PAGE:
For example:

“Plato’s program of creating a mythic past in which the divine laws of the nation had been established in distant antiquity faced an obvious practical difficulty, namely the living memory of the new colonists. Plato fully recognized this problem and sought to overcome it by devising strategies to erase the nation’s memory of any other way of life, like erasing a tablet and starting with a clean slate. In order to erase the cultural memories of the past and replace them with new memories, the rulers would exercise complete control over the nation’s education, literature, public speech and cultural contacts with other nations…” (Gmirkin 2017 = Plato and the Creation of the Hebrew Bible, 255.)

Mr. Gmirkin wrote that that "took place exactly."
R. Gmirkin Vridar-blog-commented, 2022-10-03 21:24:27 GMT+0000 at 21:24:
"Yes, the replacement of earlier national memories based mostly on oral traditions was replaced by a new official national memory in the form of the Hebrew Bible in 270 BCE and thereafter. This took place exactly according to the literary agenda laws out in Plato’s Laws.
If "familiar" means "well known from long or close association" you are not "familiar with "several iterations" at all -- as your "examples" prove: one is from what you read on this forum and the other is from a blog comment. That's not evidence of being "familiar" with "several iterations" of an author's work!

StephenGoranson wrote: Fri Dec 16, 2022 9:22 am But note that a handful of written sources existed from earlier times: the royal annals of Judah and Israel, authentic prophetic oracles (Haggai) and some Persian Era official correspondence (Ezra) preserved in the temple. Possibly a few psalms and proverbs. Not a lot. I have also written about in various books and articles which you should track down and read. I don’t believe you have read Plato and the Creation of the Hebrew Bible in which many of these issues were extensively discussed."

My (SG) questions now:
In the Gmirkin scenario:
Did the proposed delegation bring traditions?
Were those traditions erased?
Were newly-invented "traditions" made as replacements?
Was the delegation complicit in the above?
Well well -- so you had your answer all along so why were you asking me about something I wrote as if to lead me into saying exactly what you quote Gmirkin as saying here?

And why are you asking your questions again when you quote the direct answers just above them?

Are you trying to force some kind of "gotcha word game" where you can find an opportunity to accuse Gmirkin of who knows what?

You have Gmirkin's answer to your questions. What's your obsession about?
John2
Posts: 3952
Joined: Fri May 16, 2014 4:42 pm

Re: Two failures of the 270s creation proposal?

Post by John2 »

ABuddhist wrote: Thu Dec 15, 2022 7:13 pm
The asumption that Moses must have been always associated with the passover is quite major, though, because we know from history that myths and legends are not stable, but shift in terms of characters ... Why could Moses and Passover not similarly have shifted is something which your reasoning ignores.

For the sake of convenience, I intend this to also be a response to Neil's most recent reply to me.

I know little to nothing about whatever relationship Passover may have with Canaanite culture. All I can say is that Neil's link seemed speculative (and I don't mean that pejoratively. It was interesting speculation and prodded me to want to take a closer look at the question), and that McConville outlines some decent arguments against a relationship here:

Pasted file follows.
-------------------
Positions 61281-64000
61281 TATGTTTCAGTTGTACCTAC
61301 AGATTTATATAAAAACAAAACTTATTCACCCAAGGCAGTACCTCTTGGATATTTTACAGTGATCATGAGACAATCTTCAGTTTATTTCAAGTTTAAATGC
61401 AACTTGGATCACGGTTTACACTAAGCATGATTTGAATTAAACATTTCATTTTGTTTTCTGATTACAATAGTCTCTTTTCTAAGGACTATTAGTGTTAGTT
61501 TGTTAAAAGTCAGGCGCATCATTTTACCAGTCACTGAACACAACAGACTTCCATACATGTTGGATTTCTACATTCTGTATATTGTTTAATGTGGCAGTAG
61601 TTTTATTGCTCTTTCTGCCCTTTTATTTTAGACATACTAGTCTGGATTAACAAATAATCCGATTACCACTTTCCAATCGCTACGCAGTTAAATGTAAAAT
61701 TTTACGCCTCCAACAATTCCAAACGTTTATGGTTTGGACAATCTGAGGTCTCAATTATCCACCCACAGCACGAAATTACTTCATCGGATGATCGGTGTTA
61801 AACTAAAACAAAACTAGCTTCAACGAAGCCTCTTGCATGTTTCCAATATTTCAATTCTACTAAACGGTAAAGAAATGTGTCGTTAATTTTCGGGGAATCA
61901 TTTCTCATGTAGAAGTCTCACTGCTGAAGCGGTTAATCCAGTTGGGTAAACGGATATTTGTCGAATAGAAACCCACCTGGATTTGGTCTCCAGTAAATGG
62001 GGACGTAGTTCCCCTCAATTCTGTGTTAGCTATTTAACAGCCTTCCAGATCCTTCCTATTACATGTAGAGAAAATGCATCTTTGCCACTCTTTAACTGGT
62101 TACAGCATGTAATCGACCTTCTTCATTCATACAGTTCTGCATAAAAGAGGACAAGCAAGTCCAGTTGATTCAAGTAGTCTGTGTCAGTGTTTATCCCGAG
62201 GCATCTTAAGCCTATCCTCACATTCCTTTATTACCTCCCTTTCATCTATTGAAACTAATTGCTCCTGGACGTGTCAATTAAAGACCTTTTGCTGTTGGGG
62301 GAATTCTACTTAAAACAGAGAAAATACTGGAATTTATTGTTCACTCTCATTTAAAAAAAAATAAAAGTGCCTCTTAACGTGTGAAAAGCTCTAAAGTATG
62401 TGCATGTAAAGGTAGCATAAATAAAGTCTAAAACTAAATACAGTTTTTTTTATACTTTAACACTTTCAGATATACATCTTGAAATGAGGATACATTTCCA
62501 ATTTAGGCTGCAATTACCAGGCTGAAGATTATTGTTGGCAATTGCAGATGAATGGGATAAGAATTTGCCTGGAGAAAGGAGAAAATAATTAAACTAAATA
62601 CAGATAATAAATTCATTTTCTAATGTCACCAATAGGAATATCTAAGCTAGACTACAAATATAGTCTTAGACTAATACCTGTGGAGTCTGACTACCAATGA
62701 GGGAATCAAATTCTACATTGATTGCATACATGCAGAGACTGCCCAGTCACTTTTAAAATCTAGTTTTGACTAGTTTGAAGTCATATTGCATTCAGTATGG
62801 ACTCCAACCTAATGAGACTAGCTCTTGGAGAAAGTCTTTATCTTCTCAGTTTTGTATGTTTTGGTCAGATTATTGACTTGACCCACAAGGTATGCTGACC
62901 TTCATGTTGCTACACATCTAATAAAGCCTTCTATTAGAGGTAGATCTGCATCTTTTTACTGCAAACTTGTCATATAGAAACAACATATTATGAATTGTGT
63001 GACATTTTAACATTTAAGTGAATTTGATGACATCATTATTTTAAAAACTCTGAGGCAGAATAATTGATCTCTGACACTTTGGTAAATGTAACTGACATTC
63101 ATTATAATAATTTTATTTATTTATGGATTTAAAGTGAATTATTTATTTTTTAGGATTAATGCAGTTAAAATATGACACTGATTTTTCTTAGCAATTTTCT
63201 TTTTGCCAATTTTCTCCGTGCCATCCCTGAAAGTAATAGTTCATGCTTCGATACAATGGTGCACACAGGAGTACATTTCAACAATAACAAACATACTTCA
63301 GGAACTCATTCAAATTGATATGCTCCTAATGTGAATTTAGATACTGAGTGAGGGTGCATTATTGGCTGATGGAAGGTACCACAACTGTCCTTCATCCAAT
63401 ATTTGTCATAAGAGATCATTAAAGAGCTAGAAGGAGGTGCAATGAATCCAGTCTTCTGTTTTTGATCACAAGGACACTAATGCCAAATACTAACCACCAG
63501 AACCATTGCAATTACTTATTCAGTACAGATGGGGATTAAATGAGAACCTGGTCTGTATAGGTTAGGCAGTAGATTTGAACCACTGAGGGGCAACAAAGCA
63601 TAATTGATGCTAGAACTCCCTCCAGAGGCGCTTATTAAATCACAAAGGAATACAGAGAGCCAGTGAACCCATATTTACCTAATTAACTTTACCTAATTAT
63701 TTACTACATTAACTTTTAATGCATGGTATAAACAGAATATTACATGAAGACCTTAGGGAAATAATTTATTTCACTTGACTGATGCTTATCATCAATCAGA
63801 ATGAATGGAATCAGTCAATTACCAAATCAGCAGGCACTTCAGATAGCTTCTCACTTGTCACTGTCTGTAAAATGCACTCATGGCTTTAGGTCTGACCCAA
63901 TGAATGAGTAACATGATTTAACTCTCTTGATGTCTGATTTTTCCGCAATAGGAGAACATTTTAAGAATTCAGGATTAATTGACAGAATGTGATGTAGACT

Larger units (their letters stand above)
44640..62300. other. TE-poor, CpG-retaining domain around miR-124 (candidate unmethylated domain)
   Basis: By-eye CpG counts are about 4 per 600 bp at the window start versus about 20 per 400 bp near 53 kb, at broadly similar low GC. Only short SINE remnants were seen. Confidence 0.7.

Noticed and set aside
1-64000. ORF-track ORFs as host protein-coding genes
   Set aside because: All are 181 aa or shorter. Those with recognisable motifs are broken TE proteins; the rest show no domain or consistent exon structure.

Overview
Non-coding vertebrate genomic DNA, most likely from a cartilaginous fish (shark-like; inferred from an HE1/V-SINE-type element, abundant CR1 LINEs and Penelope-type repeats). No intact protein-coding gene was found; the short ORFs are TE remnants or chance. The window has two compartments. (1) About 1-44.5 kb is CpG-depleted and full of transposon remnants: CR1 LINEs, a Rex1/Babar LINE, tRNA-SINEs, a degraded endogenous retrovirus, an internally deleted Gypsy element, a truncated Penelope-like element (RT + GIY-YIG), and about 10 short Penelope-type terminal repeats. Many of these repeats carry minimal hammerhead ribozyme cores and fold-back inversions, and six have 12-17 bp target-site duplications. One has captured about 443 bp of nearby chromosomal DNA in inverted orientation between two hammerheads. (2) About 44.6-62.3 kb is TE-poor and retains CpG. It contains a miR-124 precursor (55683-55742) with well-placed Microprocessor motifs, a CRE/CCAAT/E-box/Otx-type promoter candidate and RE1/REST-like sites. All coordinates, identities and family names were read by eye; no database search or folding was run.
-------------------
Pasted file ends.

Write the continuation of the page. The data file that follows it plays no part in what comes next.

The origins of Passover and Massot. It used to be thought that both of these feasts had their origin on Canaanite soil, and were only adopted by Israel on their arrival there. More recent scholarship, however, has tended to think that the Passover has its roots in Israel's nomadic period prior to the settlement.


https://www.google.com/books/edition/La ... frontcover


I don't know what to think as far as this question goes. "But there is one thing I do know" (to cite Unfrozen Caveman Lawyer), and it is that non-Elephantine Jewish and Samaritan writings associate Passover with Moses. So if the options are that a) the Passover in the Elephantine Papyri was like that in other Jewish and Samaritan writings, or b) it was a Moses-free version of Passover that may or may not be related to a Canaanite spring festival, then I choose the former, regardless of when the OT was written.
User avatar
neilgodfrey
Posts: 5608
Joined: Sat Oct 05, 2013 4:08 pm

Re: Two failures of the 270s creation proposal?

Post by neilgodfrey »

I see I will have to post links to "less speculative" information -- the reference to Encyclopedia Britannica not being enough. ;-) --- What is speculative is the 1985 publication (McConville's work on Deuteronomy) is that the Israelites were ever a nomadic people who eventually settled in the land of Canaan. The archaeological evidence addressed in the literature more often since 1985 is that the Israelites were indigenous to Canaan, were never from "outside". The feasts of Passover etc were in existence long before any associations with biblical stories which do not appear in the record until the Hellenistic era.


---- added later.......

I would treat any festival in the same region that was seven days long, at springtime, with a "perfect" lamb or calf set aside for the occasion, and its blood smeared on the doorposts of the house ..... whatever its name in the local language, I would take to be the precursor of the Passover that was later found in the same region, celebrated at the same time of year, with the same rituals .....
StephenGoranson
Posts: 1166
Joined: Thu Apr 02, 2015 2:10 am

Re: Two failures of the 270s creation proposal?

Post by StephenGoranson »

So far, neither NG nor REG has been willing to attempt to answer:
Why would a proposed 270s Jewish and Samaritan delegation to Alexandria participate in erasing some traditions and faking other traditions?
ABuddhist
Posts: 699
Joined: Wed Jul 21, 2021 4:36 am

Re: Two failures of the 270s creation proposal?

Post by ABuddhist »

StephenGoranson wrote: Sat Dec 17, 2022 5:29 am So far, neither NG nor REG has been willing to attempt to answer: